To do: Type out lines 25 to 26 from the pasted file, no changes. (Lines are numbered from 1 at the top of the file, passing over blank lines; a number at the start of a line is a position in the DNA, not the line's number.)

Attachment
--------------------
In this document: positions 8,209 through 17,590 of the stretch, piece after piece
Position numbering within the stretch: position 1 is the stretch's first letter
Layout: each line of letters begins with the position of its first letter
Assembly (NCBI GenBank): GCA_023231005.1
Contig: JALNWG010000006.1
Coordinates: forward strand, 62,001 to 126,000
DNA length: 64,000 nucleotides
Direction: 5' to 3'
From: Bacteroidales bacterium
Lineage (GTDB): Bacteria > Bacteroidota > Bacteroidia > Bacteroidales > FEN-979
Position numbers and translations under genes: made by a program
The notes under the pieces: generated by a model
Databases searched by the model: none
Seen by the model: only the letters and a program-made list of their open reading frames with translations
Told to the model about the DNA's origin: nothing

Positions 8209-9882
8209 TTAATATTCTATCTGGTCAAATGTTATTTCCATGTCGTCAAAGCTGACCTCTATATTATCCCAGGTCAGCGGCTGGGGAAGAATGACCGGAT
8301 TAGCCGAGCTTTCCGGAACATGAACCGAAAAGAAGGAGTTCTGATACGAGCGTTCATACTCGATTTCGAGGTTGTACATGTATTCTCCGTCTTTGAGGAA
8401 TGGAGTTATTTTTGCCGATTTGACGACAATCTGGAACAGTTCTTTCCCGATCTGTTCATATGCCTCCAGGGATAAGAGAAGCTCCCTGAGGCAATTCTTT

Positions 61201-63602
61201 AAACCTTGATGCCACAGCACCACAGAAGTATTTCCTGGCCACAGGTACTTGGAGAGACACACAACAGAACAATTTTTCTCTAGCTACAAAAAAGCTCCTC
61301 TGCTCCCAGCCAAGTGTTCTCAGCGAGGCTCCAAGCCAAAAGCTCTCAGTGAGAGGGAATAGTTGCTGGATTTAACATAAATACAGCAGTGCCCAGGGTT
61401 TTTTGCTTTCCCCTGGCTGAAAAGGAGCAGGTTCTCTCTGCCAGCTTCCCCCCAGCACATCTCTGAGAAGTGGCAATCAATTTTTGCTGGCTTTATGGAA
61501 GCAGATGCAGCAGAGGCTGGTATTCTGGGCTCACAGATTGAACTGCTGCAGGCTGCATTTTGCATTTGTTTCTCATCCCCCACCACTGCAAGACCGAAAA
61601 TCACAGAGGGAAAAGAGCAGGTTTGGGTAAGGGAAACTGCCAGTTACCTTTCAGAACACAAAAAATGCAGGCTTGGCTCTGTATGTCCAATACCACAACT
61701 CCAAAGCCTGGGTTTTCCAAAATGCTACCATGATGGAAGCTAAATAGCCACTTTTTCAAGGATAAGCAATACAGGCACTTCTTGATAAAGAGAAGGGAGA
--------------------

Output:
61601 TCACAGAGGGAAAAGAGCAGGTTTGGGTAAGGGAAACTGCCAGTTACCTTTCAGAACACAAAAAATGCAGGCTTGGCTCTGTATGTCCAATACCACAACT
61701 CCAAAGCCTGGGTTTTCCAAAATGCTACCATGATGGAAGCTAAATAGCCACTTTTTCAAGGATAAGCAATACAGGCACTTCTTGATAAAGAGAAGGGAGA